A Reminder to Breathe
None of us are raised to think about our breathing. We assume breathing just comes naturally. Some cultures, and religions, and scientific studies, however, show us the significant benefits of bringing awareness to your breath.
When we take short breaths, we tend to be disconnected from our physical sensations and stuck in our head—overthinking, uptight, and stressed. This physical and mental tightness wreaks havoc on our bodies and our lives, making us sick, unhappy, and anxious.
Getting out of your head and into your body allows you to become more present. Equine Gestalt Coaching shows us how to be present in our breath through horses. Horses live completely in the present. They’re not depressed about what happened in the past or anxious about what could happen in the next five minutes. They are fully present in all of the sensations and solidity of now. When we emulate them and become present through focus on our breathing, we bring our awareness to the moment. We let go of worries and anxiety. We become present.
Being present is particularly important when you’re working with a 1,200-pound animal. When my clients are connecting one-on-one with horses, I remind them to breathe into their emotions.
When we deny our emotions, we create physical symptoms in our body. Emotions are energy and that energy has to go somewhere. If we suppress our emotions, that withheld emotional energy will manifest and can disrupt our well-being throughout our lives.
I learned this through firsthand experience. In the past when I would have a feeling of anger, upset or unhappiness, grief, or sadness, (any emotion that wasn’t happy or upbeat), I would suppress and deny these “negative” emotions. I did not breathe into them. I didn’t acknowledge them. I didn’t give them air. I didn’t release them. I didn’t know how. All of those emotions were trapped and manifested in my body as an eating disorder which allowed me to maintain the illusion of control. I was able to hide my emotions in a very unhealthy way for a period of years. My suppressed emotions did explode later on, and my mental health was deeply affected.
When I learned to breathe allowing new energy in with each inhale, and pushing old energy out with each exhale, my body started to release and soften, and I was finally able to process my emotions and let them go. This is the action and the outcome I share with my clients to anchor them in the moment. When you breathe into and out of your sadness, your sorrow, your fear, your disappointment, your joy, or your happiness, new energy cycles through your body and old energy is released.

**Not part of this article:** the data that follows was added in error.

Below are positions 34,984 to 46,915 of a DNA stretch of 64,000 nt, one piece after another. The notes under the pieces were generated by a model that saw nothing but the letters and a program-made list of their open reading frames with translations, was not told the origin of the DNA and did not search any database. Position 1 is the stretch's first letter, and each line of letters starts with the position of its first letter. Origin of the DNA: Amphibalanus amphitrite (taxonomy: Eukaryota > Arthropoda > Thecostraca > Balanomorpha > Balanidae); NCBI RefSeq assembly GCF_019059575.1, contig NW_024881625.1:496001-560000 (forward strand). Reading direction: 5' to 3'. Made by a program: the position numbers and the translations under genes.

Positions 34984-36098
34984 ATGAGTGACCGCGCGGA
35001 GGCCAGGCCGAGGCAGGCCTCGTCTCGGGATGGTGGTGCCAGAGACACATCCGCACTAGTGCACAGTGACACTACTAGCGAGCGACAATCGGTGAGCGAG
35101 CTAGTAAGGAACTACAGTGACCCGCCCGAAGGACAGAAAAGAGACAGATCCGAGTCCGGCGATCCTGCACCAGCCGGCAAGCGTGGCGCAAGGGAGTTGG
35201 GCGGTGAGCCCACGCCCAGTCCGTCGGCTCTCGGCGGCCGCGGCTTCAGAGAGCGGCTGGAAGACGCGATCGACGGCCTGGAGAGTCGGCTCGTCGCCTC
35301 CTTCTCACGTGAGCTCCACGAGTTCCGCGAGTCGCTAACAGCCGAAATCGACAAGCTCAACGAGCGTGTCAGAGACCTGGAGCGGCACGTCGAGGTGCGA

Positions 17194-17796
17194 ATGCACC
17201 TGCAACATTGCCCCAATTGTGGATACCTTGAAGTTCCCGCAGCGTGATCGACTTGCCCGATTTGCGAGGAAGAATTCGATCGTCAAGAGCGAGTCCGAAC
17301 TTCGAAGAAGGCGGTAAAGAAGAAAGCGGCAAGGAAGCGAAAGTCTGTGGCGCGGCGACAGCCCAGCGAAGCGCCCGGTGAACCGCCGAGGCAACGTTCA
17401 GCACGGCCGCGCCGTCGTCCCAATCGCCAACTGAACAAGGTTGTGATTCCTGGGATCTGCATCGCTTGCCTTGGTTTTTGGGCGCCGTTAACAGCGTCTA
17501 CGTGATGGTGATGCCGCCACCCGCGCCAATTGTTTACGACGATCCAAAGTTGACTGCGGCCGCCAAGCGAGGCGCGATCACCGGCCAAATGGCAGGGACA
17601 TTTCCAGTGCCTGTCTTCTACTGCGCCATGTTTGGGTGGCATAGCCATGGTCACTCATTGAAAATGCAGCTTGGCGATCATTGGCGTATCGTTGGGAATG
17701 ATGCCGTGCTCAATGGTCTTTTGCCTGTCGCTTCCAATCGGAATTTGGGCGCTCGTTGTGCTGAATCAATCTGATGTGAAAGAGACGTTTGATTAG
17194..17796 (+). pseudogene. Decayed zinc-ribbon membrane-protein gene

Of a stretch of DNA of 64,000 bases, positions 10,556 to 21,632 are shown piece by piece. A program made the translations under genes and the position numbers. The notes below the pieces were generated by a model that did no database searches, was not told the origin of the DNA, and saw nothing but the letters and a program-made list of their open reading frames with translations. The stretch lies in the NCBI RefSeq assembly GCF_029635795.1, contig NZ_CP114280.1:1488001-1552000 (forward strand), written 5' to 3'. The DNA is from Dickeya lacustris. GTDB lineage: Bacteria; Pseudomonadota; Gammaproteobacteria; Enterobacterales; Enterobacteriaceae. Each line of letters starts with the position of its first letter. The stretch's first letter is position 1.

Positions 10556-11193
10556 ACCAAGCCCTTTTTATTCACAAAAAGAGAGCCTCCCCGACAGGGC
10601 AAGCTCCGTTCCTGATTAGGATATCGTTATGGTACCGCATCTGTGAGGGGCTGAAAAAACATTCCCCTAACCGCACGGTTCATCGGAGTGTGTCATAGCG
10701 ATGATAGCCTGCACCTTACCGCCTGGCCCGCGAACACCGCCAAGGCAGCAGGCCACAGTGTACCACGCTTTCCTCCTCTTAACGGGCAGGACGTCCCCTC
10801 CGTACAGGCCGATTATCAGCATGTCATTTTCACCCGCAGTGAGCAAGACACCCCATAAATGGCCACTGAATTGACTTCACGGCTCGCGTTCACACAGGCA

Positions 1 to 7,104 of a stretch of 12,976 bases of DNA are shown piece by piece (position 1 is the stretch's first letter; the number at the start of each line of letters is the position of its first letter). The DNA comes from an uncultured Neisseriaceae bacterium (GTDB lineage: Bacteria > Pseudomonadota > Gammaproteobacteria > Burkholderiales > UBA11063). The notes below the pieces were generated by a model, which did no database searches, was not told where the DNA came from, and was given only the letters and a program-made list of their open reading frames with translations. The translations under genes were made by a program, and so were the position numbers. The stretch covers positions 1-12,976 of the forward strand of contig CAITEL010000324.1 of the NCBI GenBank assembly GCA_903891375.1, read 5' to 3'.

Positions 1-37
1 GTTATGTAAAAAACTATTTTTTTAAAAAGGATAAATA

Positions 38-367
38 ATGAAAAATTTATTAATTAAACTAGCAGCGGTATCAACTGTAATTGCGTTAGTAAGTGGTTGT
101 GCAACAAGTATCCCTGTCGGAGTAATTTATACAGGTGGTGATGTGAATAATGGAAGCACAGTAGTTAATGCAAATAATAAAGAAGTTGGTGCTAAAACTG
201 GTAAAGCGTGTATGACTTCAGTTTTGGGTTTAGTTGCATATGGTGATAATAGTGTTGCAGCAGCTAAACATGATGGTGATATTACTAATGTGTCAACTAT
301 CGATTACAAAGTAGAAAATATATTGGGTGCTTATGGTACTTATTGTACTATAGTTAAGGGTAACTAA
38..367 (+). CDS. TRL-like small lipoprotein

Breathing is especially important when you’re with a horse. As a prey animal, a horse can immediately sense if you’re not breathing normally. If you’re feeling fear, you get tense, and your body tightens; the horse feels your energy. When you get tense and tighten up, the horse mirrors your energy and gets tight and tense—the horse is directly responding to your energy field.
One of my favorite sayings to clients is “breathe and smile!” The moment I speak those words, their bodies start to relax, a smile crosses their face, and they lighten up. When that change occurs, the horses visibly relax. It’s a chain reaction, a cause and effect. When you’re breathing and you’re in the moment, you are calm, inviting, and open to people and the horses you interact with.
Where in your life can you practice taking deeper breaths?
I’d love to hear….share in the comments below!
Breathe with me. Inhale 1, 2, 3, 4, 5, exhale, 1, 2 ,3 ,4, 5, and relish this present moment of your life.
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